Impress with right restaurant interior

Nobu in New York (above) was designed by David Rockwell.
Nobu in New York was designed by David Rockwell.PHOTO: NOBU/INSTAGRAM

Designer David Rockwell, who is behind the interiors for restaurants such as Nobu in New York, says it is important to create a sense of theatre in a space

NEW YORK • If you are not an eagle-eyed Michelin inspector, there are countless things you miss when you eat out.

David Rockwell, guru of design for everything from hotels (Prince Gallery Tokyo Kioicho, Hotel Bel-Air in Los Angeles) to clubs (Tao at Dream Hotel in Los Angeles) knows how to keep the foodie burpingly happy.

He is perhaps best known for his restaurants, from the original Nobu in Tribeca to an upcoming trio of Tao locations in Times Square.

It has already been a busy year for Rockwell in the world of prime New York restaurants.

He re-created Union Square Cafe with Danny Meyer and then moved Nobu to its expansive downtown setting.

He credits an early interest in theatre and a move to Mexico with his family when he was young, which left him with an affinity for creating spaces that evoke senses of community, cool and quality.

"I create very different restaurants, but one thing I want to share is that sense of theatre and the promise of entertainment."

He shares the ingredients of good restaurant design:


It is all about first impressions.

"The entrance is like the theatre," he said. "At Union Square Cafe, which is set on a corner, Danny and I spent a great deal of time deciding whether you would enter on Park Avenue South or 19th Street. Danny wanted a sense of neighbourhood so the entrance is on 19th Street.

"Then you have to imagine the view of a guest the second he walks in - customers make snap decisions.

"What if there are only four people at the bar? You have to consider every situation and create an environment that feels welcoming in all of them."


"You'll always remember when a place is too noisy," he said.

"At Union Square Cafe, we wanted it to be acoustically comfortable, but you also want to hear the ding of glasses, the energy of the space - that's why you go out.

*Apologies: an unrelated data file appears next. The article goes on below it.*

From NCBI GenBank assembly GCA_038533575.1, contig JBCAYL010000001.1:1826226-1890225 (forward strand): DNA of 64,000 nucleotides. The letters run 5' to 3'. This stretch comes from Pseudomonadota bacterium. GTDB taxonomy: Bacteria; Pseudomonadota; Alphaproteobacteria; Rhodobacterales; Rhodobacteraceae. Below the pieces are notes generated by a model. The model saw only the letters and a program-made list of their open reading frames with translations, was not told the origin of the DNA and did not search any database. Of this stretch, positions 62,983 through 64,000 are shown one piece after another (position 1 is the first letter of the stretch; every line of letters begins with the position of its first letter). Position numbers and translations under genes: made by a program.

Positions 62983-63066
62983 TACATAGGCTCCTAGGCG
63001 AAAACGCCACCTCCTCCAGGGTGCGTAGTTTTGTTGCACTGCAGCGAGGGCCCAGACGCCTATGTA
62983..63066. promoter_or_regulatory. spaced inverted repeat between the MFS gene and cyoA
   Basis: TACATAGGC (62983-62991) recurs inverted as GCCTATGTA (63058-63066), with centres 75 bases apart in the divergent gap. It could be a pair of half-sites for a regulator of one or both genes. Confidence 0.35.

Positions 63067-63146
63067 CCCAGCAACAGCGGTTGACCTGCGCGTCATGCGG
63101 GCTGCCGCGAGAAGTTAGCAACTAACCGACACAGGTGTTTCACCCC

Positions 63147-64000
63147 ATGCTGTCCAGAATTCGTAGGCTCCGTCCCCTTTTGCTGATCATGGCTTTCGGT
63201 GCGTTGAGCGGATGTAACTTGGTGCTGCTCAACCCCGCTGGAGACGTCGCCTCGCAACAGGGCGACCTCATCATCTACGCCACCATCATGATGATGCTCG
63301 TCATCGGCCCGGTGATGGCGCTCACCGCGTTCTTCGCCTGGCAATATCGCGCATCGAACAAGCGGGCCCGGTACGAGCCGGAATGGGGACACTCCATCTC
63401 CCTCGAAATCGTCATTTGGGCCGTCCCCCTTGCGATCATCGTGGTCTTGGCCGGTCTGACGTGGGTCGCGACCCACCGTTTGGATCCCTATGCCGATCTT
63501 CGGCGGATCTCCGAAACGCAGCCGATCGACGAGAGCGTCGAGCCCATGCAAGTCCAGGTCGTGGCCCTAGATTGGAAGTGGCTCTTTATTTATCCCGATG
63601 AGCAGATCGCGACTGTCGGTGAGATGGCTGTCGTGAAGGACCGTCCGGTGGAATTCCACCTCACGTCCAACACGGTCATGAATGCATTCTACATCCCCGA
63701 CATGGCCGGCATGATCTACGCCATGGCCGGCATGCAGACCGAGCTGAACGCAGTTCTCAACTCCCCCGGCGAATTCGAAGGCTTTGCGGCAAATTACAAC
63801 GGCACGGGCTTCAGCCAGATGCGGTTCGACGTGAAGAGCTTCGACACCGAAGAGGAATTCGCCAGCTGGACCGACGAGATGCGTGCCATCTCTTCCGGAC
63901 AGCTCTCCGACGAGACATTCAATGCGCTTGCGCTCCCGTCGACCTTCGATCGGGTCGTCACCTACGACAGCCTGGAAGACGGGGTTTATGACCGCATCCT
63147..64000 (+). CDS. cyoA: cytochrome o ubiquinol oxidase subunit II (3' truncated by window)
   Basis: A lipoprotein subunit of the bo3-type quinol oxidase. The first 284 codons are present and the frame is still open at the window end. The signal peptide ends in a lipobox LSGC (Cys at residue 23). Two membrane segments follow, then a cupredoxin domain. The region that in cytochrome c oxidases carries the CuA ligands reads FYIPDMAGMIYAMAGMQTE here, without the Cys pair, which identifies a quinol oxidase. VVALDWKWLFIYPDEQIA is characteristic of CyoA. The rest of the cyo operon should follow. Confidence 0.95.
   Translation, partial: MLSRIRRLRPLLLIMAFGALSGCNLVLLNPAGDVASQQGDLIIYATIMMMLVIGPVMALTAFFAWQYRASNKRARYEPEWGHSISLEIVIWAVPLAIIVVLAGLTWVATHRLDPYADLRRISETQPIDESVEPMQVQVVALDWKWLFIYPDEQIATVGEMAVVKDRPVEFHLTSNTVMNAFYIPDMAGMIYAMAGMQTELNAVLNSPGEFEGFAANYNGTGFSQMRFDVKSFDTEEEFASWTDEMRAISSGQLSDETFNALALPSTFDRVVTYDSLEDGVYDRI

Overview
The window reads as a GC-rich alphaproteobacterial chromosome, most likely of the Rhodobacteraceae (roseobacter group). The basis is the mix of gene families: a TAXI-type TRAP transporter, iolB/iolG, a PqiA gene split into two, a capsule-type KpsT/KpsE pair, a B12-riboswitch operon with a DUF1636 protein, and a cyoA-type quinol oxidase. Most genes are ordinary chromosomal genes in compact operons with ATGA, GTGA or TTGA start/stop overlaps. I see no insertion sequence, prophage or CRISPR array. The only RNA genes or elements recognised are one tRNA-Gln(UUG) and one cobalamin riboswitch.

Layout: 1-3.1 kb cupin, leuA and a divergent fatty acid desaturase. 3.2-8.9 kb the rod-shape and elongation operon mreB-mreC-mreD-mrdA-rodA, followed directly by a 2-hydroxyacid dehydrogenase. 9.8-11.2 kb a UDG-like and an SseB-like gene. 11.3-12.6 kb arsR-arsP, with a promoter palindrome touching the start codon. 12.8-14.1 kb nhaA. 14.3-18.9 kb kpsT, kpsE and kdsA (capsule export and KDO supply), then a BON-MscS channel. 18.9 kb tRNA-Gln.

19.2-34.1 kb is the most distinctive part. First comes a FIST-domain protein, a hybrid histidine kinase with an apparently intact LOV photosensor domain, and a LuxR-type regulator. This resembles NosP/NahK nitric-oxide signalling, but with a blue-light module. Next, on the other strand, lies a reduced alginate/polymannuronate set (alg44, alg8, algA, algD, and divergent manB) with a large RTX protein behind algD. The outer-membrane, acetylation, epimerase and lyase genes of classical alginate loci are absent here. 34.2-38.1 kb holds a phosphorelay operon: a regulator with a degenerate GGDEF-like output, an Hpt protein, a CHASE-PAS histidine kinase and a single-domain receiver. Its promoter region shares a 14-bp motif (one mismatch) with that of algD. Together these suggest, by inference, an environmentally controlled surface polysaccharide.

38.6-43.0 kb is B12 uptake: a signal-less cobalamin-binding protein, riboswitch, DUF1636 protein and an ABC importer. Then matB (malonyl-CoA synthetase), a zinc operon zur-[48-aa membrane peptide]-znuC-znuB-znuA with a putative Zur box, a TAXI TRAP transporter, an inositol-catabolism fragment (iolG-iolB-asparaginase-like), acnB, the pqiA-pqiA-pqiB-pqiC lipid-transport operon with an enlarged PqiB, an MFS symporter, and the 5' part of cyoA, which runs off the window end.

"So, micro perforations in the ceiling absorb sound. You can do it in pockets so some spots in the room are noisier than others.

"At Nobu, we perforated the fabric. We wanted a little higher level of din."


"Choreography is critical. You want to create different spaces.

"At Union Square, we took the open room that is the ground floor and created sequencing. A long wooden table and area rug define the seating near the entrance. It allows you to decide that one evening, you might want to be on view and sit in those seats, or in the dining room.

"On the other hand, you can go upstairs to the balcony and be an audience member, watching the show.

"When it comes to seating design, there are important ground rules. If you have more than four tables across, it starts to get a cafeteria vibe. So you have to mix in a large table or another element of design."


People may not notice it, but "lighting choreographs your restaurant experience", said Rockwell. "What you look at - and what you don't - is determined by the lighting.

"Nobu Downtown is in a basement with no natural light, which gives us the most control. We tempered the lighting to amber throughout, which gives a sense of warmth, while pin-spot lighting in the wooden canopy creates more visual impact."


"One thing you never want to do is create areas and seats that people don't want to go to. My motto: Everyone wants a corner booth.

"The goal is to create as many corner booths as possible and, sometimes, you have to be creative.

"For instance, at Avra Madison, to draw people to the back of the room, we installed a large seafood display. Now you're drawn back there and the seating around it is considered some of the best in the house."


A version of this article appeared in the print edition of The Straits Times on August 26, 2017, with the headline 'Impress with right restaurant interior'. Print Edition | Subscribe